Photo/Illutration Taro Kono, the consumer affairs minister, addresses the first online meeting of experts on Aug. 29 discussing how to deal with dubious transactions by the Unification Church. (Mihoko Terada)

Legal experts, in their first meeting concerning Unification Church activities, suggested various measures to restrict its shady business practices but noted that political will is needed to make a difference.

Taro Kono, the consumer affairs minister, addressed the Aug. 29 online meeting and asked members to frankly discuss not only what could be done within the framework of laws overseen by the agency but also what might be needed in a larger context requiring recommendations submitted to the government.

Complaints and criticism about the Unification Church’s business activities first emerged in Japan in the 1980s. The issue resurfaced after former Prime Minister Shinzo Abe was shot and killed by a suspect who held a grudge against the Unification Church.

The suspect’s life became difficult after his mother donated the family’s money to the Unification Church.

Masaki Kito, a lawyer who has long worked to help victims of the Unification Church’s “spiritual sales,” is among the eight members on the panel under the Consumer Affairs Agency.

The church changed its official name to the Family Federation for World Peace and Unification following the earlier wave of criticism about its spiritual sales practices, in which members were coerced into buying items at exorbitant prices from the group.

How the church collects donations will be a major point of discussion by the panel.

To crack down on such donations under the Consumer Contract Law, authorities will need to determine that such donations are made based on contracts normally used to sell products.

Tsuneo Matsumoto, a professor emeritus of consumer law at Hitotsubashi University in Tokyo, said any claim by the Unification Church to eliminate curses placed by a follower’s ancestors in exchange for a donation could be designated as a service contract.

Matsumoto, who is not on the panel, added that a clear legal interpretation that such donations are provided as compensation for a service would make it easier to apply the Consumer Contract Law for such cases.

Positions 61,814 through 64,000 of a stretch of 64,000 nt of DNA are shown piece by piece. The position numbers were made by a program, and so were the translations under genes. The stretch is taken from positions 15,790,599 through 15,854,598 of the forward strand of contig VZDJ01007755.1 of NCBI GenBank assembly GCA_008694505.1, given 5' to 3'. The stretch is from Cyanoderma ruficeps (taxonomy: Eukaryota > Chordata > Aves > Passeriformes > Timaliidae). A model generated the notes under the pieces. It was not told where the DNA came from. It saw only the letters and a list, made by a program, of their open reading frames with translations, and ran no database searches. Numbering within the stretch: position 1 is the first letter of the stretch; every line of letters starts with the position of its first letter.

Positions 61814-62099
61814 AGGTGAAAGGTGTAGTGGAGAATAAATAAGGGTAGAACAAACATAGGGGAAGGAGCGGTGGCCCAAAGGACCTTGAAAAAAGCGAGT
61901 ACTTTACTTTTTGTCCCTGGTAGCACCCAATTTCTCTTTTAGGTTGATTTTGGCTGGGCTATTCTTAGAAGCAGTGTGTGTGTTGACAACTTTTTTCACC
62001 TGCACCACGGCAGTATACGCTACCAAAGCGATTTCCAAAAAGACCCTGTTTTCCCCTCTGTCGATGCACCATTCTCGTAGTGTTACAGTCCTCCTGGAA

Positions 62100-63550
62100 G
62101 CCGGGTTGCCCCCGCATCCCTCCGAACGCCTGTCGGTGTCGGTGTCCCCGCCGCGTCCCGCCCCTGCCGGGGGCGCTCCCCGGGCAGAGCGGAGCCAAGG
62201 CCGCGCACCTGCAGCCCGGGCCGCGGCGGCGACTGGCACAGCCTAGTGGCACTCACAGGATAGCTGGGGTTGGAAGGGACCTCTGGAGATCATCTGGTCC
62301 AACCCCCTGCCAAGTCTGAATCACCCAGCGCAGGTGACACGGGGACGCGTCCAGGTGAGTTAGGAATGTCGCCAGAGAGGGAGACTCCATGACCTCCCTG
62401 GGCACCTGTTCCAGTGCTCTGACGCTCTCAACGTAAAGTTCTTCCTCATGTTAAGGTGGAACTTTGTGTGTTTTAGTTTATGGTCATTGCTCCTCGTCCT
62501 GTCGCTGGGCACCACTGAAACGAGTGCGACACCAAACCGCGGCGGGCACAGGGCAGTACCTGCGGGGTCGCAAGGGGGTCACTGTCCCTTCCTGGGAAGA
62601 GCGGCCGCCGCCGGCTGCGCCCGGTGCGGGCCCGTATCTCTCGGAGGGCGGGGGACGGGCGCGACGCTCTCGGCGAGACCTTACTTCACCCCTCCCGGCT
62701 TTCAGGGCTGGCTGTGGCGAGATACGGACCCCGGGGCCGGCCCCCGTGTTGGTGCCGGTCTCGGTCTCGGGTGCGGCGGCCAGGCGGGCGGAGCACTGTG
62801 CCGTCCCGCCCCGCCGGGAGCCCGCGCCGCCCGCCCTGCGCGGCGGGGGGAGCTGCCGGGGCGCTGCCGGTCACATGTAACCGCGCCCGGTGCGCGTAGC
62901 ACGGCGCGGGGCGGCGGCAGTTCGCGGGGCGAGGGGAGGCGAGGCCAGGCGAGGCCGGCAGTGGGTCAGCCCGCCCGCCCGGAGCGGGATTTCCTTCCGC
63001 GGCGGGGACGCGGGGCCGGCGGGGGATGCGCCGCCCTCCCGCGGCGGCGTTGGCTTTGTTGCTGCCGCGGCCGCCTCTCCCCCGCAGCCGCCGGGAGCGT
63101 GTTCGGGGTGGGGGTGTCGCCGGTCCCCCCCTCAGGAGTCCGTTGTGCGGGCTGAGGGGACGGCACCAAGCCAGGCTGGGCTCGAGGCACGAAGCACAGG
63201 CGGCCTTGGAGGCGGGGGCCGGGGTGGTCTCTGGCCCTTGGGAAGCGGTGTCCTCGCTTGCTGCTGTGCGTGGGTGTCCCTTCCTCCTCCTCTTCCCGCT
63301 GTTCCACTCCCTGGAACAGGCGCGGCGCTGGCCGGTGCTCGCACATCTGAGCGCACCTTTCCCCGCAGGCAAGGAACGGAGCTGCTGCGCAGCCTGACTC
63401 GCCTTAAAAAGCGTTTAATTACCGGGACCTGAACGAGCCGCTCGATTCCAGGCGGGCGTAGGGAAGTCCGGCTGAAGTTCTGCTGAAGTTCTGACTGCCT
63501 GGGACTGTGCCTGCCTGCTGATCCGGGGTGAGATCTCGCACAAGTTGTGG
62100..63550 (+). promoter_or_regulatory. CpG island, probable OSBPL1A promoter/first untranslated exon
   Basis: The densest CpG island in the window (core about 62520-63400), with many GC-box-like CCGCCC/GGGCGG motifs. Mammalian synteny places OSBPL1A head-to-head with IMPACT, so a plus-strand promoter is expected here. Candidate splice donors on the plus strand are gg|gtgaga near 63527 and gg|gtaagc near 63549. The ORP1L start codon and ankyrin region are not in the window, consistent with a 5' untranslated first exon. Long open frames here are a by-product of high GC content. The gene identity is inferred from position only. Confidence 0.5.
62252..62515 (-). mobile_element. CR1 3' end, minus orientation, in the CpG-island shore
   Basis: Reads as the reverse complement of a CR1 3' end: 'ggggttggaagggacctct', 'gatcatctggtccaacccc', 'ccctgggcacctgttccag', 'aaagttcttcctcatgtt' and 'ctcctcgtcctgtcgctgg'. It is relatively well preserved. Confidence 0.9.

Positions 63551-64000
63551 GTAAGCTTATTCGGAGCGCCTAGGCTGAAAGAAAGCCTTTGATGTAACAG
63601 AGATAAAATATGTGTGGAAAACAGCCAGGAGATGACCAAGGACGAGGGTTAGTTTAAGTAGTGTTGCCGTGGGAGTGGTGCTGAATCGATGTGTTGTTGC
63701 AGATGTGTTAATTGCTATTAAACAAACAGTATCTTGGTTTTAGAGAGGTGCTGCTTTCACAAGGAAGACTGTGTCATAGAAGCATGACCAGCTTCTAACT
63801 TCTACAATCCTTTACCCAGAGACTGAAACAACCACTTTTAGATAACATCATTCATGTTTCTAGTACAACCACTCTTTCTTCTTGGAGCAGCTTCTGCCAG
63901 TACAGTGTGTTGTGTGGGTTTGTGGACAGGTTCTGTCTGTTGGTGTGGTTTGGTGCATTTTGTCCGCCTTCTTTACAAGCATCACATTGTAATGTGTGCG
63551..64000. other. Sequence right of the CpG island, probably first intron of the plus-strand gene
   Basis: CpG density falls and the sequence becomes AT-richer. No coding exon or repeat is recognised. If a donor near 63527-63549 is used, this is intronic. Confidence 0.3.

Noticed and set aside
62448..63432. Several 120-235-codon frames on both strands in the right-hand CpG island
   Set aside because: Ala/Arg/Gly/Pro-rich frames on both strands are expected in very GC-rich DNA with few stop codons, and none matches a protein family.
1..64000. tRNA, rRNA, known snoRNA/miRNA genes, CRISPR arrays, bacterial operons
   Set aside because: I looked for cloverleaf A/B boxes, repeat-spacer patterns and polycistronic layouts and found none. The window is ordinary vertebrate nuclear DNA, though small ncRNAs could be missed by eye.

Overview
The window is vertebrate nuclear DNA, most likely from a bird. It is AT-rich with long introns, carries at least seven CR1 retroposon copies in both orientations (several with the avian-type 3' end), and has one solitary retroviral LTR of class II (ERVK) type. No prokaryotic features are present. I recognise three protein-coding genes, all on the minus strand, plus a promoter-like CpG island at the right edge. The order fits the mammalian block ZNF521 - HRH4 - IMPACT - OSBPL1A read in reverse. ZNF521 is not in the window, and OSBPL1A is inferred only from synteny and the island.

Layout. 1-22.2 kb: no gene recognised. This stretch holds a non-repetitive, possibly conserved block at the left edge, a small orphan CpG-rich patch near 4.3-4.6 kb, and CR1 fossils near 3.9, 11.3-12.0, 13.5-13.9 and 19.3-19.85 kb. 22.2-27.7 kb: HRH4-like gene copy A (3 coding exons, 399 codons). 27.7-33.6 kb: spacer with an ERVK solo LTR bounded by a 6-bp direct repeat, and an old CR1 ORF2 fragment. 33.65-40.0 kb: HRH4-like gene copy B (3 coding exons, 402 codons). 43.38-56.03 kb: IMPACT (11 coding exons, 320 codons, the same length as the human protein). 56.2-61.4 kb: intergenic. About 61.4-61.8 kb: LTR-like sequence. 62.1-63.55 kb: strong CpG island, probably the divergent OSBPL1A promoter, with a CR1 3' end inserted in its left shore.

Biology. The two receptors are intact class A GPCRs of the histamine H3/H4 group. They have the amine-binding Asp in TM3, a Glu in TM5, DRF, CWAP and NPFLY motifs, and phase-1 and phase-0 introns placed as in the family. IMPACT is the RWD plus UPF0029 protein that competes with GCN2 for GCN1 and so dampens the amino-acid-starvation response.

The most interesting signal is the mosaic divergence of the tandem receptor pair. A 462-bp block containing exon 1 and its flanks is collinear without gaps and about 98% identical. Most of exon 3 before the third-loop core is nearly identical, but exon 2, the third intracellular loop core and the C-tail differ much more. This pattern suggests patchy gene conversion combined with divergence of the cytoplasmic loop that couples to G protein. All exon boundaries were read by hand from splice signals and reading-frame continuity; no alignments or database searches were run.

Another topic for the panel is how to deal with the church’s egregious efforts to force followers to provide donations.

“There is a need for rules that forbid acts that take advantage of people’s ignorance or fragility and may cause damage,” Shiori Kanno, a lawyer on the panel, said.

She said there was also a need for stronger measures, such as disbandment orders, against any religious corporation that repeatedly ignores such rules.

Another law that will be re-examined for its effectiveness against donations is the Specified Commercial Transactions Law.

The law was used by prefectural police in the 2000s to crack down on companies affiliated with the Unification Church by restricting certain actions, such as inappropriate solicitation of products.

The law has been used as the basis for seeking criminal charges or having the Consumer Affairs Agency issue administrative orders.

Lawyers who have represented former followers trying to recoup their money given to the church said that using the law to restrict egregious solicitations for donations would help to prevent such acts.

Although the law contains specific provisions about dealing with door-to-door, mail order or telemarketing sales, there is no clear section regarding solicitation of donations.

One panel member also raised what could become a tricky political issue.

Naoko Yoshino, a vice president of the Japan Federation of Bar Associations, called for an assessment of why such dubious practices by the Unification Church have continued for so long.

“Despite the long years of warnings about its activities, damage continues to be reported,” Yoshino said. “We must assess why that was allowed to happen.”

Abe’s suspected killer was quoted as saying he targeted the former prime minister because of his ties to the Unification Church.

The group has had a long relationship with the ruling Liberal Democratic Party. Connections have recently been uncovered between the church and members of the reshuffled Cabinet of Prime Minister Fumio Kishida and other LDP lawmakers.

Those relations have raised doubts among the public that the LDP was sincerely addressing problems with the church.

Kito pointed out that in addition to the assessment by the Consumer Affairs Agency panel, an inter-ministry body led by the Justice Ministry was looking into how to deal with issues related to the Unification Church.

“If it turns out that even such a body will face difficulties in tackling the issue, there will be a need to deal with the problem by naming a state minister who would go beyond ministerial boundaries and charged specifically with handling the matter,” Kito said.

Matsumoto, the consumer law expert, said that, in the end, dealing with the church will depend on how serious the Kishida administration is about resolving the issue.

(This article was written by Mihoko Terada, Hiroki Koizumi and Suguru Takizawa.)